The only logical reason to invest in common stocks

Investing is a job. A job is where you make money. You make money in the stock market by realizing a return on investment.

Return on investment comes in two forms: capital appreciation and dividends. Of the two the only one with a degree of certainty is the cash dividend, which is a company policy and announced on a quarterly basis.

Capital appreciation is the result of good analysis. When you identify a high-quality company that offers good value, meaning a repetitive area of high dividend yield, and the company has a long-term history of dividend increases, the probabilities are that capital appreciation will follow.

When added to the dividends and dividend increases collected along the way the result is real total return, which is the only logical reason to invest in common stocks.”

— Kelley Wright, IQTrends

Buffett blasted the belief that bonds were a lower-risk investment over the long term. He recommended investors stay in equities due to the negative impact from inflation on the purchasing power of fixed-income holdings…

If you had to choose between buying long-term bonds or equities, I would choose equities in a minute. If I were going to own a 30-year government bond or own equities for 30 years, I think equities will considerably outperform that 30-year bond.

I want to quickly acknowledge that in any upcoming day, week or even year, stocks will be riskier – far riskier – than short-term U.S. bonds. As an investor’s investment horizon lengthens, however, a diversified portfolio of U.S. equities becomes progressively less risky than bonds, assuming that the stocks are purchased at a sensible multiple of earnings relative to then-prevailing interest rates. It is a terrible mistake for investors with long-term horizons – among them, pension funds, college endowments and savings-minded individuals – to measure their investment ‘risk’ by their portfolio’s ratio of bonds to stocks. Often, high-grade bonds in an investment portfolio increase its risk”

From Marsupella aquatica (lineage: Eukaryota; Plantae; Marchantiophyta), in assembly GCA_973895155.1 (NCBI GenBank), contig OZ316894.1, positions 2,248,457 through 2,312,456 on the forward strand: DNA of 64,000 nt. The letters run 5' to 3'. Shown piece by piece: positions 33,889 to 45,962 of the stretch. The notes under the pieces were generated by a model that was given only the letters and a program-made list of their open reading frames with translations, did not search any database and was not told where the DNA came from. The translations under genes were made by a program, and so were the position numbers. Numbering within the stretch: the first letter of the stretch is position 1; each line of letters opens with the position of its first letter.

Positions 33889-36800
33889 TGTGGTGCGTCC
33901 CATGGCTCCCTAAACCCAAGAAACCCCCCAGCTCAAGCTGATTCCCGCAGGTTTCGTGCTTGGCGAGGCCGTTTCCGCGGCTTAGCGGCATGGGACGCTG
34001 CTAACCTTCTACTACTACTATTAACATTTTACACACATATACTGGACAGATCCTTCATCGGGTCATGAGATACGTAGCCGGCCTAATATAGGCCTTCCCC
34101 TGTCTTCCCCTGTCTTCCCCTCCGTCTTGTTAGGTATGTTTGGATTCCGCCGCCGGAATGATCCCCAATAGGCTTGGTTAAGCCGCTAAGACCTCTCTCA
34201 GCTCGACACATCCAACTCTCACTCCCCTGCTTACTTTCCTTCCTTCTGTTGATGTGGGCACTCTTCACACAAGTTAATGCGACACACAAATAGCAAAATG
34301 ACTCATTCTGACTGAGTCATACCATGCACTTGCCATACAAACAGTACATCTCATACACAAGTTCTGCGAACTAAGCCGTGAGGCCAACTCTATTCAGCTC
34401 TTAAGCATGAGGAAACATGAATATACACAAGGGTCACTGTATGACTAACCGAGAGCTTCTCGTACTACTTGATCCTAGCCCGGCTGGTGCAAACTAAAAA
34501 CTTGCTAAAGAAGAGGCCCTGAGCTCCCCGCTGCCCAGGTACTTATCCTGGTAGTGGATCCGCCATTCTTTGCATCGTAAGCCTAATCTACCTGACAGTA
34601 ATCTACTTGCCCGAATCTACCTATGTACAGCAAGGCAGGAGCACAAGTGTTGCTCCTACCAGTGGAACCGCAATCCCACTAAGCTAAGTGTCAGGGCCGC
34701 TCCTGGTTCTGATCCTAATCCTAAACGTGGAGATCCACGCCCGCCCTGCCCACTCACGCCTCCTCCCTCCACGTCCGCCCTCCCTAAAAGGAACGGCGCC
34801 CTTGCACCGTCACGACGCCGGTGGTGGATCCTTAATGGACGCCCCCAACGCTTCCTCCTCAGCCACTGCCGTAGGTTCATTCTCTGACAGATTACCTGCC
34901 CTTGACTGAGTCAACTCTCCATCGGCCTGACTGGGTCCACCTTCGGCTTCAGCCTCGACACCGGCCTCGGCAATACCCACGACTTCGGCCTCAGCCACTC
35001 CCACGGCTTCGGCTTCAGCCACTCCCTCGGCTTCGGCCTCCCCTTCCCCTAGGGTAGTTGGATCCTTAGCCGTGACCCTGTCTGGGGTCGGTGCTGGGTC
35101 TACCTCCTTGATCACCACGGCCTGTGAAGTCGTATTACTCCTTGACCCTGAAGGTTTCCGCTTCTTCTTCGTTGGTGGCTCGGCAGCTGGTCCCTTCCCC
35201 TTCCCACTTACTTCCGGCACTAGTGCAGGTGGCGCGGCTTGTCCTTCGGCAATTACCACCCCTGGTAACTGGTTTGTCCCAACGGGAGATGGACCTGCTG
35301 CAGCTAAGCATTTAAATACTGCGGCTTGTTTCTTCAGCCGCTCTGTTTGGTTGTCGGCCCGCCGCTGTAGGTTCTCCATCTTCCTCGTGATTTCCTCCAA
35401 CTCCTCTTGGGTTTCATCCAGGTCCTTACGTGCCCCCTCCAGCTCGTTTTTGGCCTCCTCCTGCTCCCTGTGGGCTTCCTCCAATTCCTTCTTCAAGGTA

— Warren Buffett

Most people are going to get a very small real return from investment after considering inflation and taxes. I think that’s an iron law of the world and if, for a brief period, some of us do better than that, we ought to be very thankful. One of the great defenses to being worried about inflation is not having a lot of silly needs in your life. In other words, if you haven’t created a lot of artificial demand to drown in consumer goods, why, you have a considerable defense against the vicissitudes of life

— Charlie Munger

People who spend a week choosing a furniture refinisher will sign up with the first financial planner who calls…

… People who circle junkyards for macthing hubcaps will buy mutual funds without reading the prospectus. People who check the expiration date on cottage cheese wouldn’t think of investigating the background of their broker. They know next to nothing about whether the broker has made or lost money for clients, whether he’s been reprimanded or sued, or how long he’s been in the investment business.”

— John Rothchild